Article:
anonymous
  • anonymous
a. find the area enclosed in the inner loop of the limacon, r=1+2costheta. b. find hte area inside the limacon but outside the inner loop
Mathematics
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SOLVED
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jamiebookeater
  • jamiebookeater
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anonymous
  • anonymous
b) \[2 \int_0^{\frac{2 \pi }{3}} \frac{1}{2} (2 \cos (\theta )+1)^2 \, d\theta=\frac{3 \sqrt{3}}{2}+2 \pi \]
anonymous
  • anonymous
a)\[2 \int_{\frac{2 \pi }{3}}^{\pi } \frac{1}{2} (2 \cos (\theta )+1)^2 \, d\theta=\pi -\frac{3 \sqrt{3}}{2} \]
anonymous
  • anonymous
i'm not supposed to use a double integral?

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anonymous
  • anonymous
the way I see it the first step is to find the bounds on theta I think having the picture ion front of you helps
anonymous
  • anonymous
Both of them are single integrals
anonymous
  • anonymous
http://www.wolframalpha.com/input/?i=plot%20r%3D1%2B2costheta.%20%20&t=crmtb01
anonymous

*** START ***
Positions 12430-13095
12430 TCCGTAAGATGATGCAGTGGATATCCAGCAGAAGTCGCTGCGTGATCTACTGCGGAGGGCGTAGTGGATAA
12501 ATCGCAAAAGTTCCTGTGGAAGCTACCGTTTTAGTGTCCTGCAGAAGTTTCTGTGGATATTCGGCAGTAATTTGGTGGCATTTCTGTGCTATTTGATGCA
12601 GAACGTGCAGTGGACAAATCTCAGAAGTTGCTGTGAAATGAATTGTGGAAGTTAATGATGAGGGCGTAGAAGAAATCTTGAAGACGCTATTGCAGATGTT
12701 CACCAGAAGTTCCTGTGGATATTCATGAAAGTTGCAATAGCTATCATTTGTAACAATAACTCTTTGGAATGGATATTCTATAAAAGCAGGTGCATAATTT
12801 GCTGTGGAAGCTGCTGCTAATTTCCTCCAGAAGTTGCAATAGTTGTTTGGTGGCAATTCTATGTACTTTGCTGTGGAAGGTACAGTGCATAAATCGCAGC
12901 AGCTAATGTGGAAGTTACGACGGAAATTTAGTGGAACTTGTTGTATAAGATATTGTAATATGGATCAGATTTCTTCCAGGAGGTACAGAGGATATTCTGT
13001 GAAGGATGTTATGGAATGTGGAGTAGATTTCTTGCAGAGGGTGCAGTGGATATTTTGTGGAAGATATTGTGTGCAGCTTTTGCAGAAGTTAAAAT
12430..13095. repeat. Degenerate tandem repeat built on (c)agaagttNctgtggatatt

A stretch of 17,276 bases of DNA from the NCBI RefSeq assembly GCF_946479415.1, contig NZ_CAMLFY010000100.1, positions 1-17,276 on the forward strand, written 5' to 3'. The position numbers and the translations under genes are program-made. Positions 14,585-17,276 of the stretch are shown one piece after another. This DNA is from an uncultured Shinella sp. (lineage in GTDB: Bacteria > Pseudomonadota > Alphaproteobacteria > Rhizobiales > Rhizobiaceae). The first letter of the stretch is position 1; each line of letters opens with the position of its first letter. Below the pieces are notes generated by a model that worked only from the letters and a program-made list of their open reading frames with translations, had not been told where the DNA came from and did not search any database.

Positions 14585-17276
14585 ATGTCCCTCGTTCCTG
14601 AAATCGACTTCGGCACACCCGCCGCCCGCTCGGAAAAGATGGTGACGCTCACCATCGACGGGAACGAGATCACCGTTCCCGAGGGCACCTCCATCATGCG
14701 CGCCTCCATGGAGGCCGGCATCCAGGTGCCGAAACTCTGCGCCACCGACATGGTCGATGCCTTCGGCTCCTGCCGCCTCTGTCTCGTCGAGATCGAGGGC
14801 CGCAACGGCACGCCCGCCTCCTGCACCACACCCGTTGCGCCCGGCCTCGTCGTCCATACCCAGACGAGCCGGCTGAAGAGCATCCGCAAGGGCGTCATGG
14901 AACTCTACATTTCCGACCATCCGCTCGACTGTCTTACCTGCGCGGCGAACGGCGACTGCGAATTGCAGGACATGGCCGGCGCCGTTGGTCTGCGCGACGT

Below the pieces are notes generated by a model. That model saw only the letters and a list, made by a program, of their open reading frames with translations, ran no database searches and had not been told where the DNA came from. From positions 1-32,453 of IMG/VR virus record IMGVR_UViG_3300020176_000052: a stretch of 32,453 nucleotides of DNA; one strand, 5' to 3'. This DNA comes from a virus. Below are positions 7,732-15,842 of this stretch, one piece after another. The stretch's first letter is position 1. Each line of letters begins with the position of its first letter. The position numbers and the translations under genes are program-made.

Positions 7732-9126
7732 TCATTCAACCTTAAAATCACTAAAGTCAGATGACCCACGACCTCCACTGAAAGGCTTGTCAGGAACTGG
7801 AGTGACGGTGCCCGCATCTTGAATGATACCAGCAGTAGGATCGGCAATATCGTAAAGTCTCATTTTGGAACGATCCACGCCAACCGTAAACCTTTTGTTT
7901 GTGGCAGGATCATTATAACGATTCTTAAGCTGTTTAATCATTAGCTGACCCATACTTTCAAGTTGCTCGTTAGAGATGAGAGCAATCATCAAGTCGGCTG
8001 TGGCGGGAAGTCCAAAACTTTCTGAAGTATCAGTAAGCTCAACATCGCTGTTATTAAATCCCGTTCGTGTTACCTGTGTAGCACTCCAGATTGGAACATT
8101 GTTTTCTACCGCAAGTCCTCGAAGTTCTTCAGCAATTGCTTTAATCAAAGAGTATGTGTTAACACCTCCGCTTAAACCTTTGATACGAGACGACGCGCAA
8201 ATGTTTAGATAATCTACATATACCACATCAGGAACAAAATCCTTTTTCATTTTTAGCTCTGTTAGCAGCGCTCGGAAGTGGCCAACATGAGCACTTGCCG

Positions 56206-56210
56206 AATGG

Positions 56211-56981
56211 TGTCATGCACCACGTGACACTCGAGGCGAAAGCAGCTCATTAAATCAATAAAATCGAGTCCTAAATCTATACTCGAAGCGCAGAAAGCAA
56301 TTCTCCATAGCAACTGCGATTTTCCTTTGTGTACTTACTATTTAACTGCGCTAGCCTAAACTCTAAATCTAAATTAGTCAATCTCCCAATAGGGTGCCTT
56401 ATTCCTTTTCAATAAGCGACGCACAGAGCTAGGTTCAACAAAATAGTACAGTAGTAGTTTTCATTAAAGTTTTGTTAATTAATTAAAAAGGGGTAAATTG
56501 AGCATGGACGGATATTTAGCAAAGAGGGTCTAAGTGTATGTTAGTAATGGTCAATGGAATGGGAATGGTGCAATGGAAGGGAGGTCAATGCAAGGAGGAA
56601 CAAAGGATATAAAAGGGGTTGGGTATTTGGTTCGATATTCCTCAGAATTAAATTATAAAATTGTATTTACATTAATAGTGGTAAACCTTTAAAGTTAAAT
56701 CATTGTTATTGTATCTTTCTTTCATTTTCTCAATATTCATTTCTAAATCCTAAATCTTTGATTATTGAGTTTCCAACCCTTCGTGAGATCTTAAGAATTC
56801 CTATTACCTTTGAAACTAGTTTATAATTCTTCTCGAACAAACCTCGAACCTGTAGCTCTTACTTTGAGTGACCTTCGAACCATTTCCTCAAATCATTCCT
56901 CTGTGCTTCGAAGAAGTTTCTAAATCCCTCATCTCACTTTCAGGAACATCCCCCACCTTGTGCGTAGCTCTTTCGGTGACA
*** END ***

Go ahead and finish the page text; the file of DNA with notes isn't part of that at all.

• anonymous
sorry those bounds are wrong \[r=0=1+2\cos\theta\implies \theta=\frac{2\pi}3,\frac{4\pi}3\]which means the bounds on theta are\[\frac{2\pi}3\le\theta\le\frac{4\pi}3\]
anonymous
  • anonymous
The bounds on r are just the polar function itself\[0\le r\le1+2\cos\theta\]and the area differential in polar coordinates is\[dA=rdrd\theta\]hence the intergal for the area of the inner loop should be\[\large \int\int dA=\int_{\frac{2\pi}3}^{\frac{4\pi}3}\int_{0}^{1+2r\cos\theta}rdr\theta\]
anonymous
  • anonymous
...I assumed we are working in the interval \([0,2\pi]\)
anonymous
  • anonymous
and @colorful i'm at work so i can't be checking this all the time :( but it was a homework problem last night and it blew my mind cuz i've never even seen a limacon before last night.. -_-"
anonymous
  • anonymous
The bounds for my solutions above are fine

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